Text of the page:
An Italian American Mystery

In previous posts we have looked at shifts in the racial and ethnic identities of American Catholics as well as changing identifications with national ancestry groups. Within these changes is a mystery that many may not have noticed. The percentage of adult Catholics claiming Italian ancestry has fallen off a bit in recent decades (from 18% in the 1970s to 13% in the 2000s). However, the percentage of all American adults claiming Italian ancestry has been relatively stable at about 5% to 6% from 1972 to 2010. Reading between the lines, the proportion of Italian Americans who self-identify their religion as Catholic must be falling. As the graph below shows, it is.

This is not an easy group to study, given its overall size in the total population. Generally, samples for Italian Americans are small in the General Social Survey (GSS). However, the GSS provides repetitive independent samples that can be tracked over time. Even when accounting for margins of sampling error (the bars extending out from each data point on the graph) a clear pattern of decline is evident.

If one takes the point estimates literally (ignoring margin of error for a moment), Catholic affiliation among Italian American adults has fallen from 89% in 1972 to 56% in 2010 (-33 percentage points). If you’re an optimist you can assume the higher margin of error estimates are more accurate and if you’re a pessimist go with the lows. Either way, the decline in percentage points is essentially the same. Note as this drop has occurred the overall Catholic affiliation percentage for U.S. adults has remained unchanged at 25%where it has been for decades.

Is there anything similar happening among Italians in the “home country?” No. Although the Mass attendance of Catholics in Italy has declined in recent decades, affiliation among Italians has remained in the high 80% to low 90% level (i.e., World Values Survey estimates).

It is clear that the changes in the U.S. are gradual. There is no mass exodus moment in the trend. These types of trends often speak to generational replacement. This would entail older Italian Americans who self-identify as Catholic passing away and being replaced in the adult population by younger Italian Americans who do not identify as Catholic. The socialization of Catholicism among the Italian American population appears to be breaking down.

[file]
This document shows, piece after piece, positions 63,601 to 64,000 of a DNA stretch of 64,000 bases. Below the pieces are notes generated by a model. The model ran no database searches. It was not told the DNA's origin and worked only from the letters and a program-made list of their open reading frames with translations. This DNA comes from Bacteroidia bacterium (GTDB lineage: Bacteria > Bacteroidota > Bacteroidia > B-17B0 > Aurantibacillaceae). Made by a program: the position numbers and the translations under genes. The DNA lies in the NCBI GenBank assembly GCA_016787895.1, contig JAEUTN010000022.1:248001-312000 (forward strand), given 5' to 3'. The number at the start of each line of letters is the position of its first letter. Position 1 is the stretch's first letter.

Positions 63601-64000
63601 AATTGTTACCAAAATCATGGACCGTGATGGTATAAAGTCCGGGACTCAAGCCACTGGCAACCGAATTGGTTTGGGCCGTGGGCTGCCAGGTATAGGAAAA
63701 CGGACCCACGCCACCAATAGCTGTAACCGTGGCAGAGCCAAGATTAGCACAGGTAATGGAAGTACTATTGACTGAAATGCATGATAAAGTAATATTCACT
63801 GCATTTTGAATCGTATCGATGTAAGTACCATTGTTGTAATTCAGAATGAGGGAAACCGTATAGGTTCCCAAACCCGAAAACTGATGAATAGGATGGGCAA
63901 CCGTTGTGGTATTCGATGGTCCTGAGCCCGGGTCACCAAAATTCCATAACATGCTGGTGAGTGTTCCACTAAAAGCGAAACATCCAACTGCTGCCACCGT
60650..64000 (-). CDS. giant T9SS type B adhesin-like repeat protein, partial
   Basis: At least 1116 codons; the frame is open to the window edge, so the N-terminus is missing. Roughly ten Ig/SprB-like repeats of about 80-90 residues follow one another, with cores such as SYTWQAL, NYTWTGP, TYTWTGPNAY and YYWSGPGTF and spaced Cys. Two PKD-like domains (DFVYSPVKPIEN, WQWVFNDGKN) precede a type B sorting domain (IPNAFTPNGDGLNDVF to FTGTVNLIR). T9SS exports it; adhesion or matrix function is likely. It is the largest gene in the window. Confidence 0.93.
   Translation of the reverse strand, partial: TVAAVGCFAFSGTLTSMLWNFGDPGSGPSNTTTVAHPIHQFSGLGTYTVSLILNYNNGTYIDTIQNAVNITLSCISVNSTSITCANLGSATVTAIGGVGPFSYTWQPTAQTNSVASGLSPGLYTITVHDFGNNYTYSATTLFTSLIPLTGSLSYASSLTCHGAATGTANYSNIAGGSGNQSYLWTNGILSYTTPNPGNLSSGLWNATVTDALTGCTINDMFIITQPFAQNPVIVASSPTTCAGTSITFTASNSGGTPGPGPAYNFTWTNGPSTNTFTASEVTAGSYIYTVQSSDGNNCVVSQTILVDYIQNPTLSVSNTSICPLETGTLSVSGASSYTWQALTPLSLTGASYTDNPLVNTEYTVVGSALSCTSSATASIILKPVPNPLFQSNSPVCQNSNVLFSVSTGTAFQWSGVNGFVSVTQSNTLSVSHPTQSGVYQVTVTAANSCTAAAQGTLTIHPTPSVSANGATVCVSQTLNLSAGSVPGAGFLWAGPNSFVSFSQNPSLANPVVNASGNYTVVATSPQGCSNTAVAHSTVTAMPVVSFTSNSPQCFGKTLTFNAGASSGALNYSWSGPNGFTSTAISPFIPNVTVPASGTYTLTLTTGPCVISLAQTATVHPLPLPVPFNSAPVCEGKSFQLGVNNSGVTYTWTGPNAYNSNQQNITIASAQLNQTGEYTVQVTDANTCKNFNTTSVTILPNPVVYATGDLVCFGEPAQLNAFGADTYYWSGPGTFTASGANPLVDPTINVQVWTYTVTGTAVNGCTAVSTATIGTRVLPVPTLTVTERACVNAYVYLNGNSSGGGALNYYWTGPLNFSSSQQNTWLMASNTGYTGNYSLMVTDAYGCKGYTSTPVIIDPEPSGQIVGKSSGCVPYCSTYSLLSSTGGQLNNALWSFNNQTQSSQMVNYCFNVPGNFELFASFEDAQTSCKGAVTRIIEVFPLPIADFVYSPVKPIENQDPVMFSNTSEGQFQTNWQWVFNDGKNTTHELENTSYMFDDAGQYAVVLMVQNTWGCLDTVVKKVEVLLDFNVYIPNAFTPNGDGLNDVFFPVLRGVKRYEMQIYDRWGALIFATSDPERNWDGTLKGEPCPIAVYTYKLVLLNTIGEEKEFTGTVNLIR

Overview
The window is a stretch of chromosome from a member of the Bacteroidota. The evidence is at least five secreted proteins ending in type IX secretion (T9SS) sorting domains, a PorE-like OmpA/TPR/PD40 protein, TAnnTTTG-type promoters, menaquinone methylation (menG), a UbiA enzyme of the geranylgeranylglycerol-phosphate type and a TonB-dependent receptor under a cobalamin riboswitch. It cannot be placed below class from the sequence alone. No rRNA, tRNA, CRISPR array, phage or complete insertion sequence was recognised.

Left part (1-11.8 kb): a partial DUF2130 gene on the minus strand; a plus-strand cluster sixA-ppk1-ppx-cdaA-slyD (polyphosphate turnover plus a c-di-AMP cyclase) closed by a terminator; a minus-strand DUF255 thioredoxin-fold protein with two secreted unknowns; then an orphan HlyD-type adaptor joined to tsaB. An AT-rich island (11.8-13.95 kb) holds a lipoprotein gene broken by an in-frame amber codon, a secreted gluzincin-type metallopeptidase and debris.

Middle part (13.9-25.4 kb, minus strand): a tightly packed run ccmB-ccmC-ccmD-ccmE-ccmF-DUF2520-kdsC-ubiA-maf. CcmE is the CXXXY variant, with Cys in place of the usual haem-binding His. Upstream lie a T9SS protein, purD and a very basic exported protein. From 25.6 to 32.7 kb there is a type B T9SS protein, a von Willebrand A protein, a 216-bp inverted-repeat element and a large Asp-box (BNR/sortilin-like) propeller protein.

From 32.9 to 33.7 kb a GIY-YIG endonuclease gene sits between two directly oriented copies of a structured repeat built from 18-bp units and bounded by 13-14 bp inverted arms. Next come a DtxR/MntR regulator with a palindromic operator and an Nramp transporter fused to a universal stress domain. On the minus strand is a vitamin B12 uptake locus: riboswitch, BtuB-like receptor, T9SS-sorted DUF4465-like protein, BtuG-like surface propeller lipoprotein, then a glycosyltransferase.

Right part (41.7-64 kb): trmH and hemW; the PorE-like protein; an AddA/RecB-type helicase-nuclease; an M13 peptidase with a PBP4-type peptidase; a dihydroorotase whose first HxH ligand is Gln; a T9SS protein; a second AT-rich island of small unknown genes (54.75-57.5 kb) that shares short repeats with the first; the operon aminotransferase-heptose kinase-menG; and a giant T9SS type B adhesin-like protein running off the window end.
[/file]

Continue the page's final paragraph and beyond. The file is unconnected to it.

It does not appear to primarily be an issue of children of Italian American Catholics being raised Catholic and leaving the faith. The retention rate (the percentage of those raised in the faith who remain Catholic as adults) for Italian American Catholics is actually quite high and has fallen more slowly than the overall U.S. Catholic retention rate. In the 1970s, the Italian American Catholic retention rate was 88%. This dropped a bit to 85% in the 1980s and a bit more, 82%, in the 1990s. Yet, even in the 2000s it averaged 77% (the retention rate for all Catholics in 2010 was 68%). The fall in the Italian American Catholic retention rate is not as extreme as the drop in Catholic affiliation for Italian Americans in general.

Instead, some Italian American Catholics must be choosing to raise their children in another faith or no faith at all. Why would this happen? I think (just my opinion; no real data) it has something to do with many post-World War II Italian Americans moving out of the “Little Italies”—those urban ethnic enclaves of their immigrant ancestors and into the suburbs. Here they were less likely to be around other Italians and/or Catholics and became less connected to Italian culture, language, and tradition (CARA parish surveys indicate the number of Masses celebrated in Italian have dropped by a half or more in the last decade). 

Data on the religion and ancestry of the spouses of this sub-group of the population are hard to find (i.e., even smaller samples). What is available does indicate that Italian American Catholics are increasingly likely to be married to spouses who do not share their faith. Many of the Italian American Catholics who left the old neighborhoods are no longer with us, but their kids and grandkids are. Some of them don’t share the faith of grandma and grandpa.

In the 1970s, only 11% of Italian Americans self-identified their religion as Protestant. In the 2000s this had nearly doubled to 19%. A similar increase in the non-affiliated or “Nones” has occurred, with 7 percent of Italian Americans self-identifying as Nones in the 1970s and 14 percent identifying as such in the 2000s. Again these changes exceed the pace of the drop in Italian American Catholic retention so it’s not primarily and issue of leaving. Instead it’s a story of a faith failing to be reproduced among this ancestry group.

The mystery is by no means solved and I’m no detective, but these are my deductions and data on this topic so far. Regardless, as the grandson of an Italian Catholic grandmother (the family name was Filippini) it makes me sad to see the link between this ancestry group and the Catholic faith weaken.

Above photo courtesy of nmcbean at Flickr Creative Commons.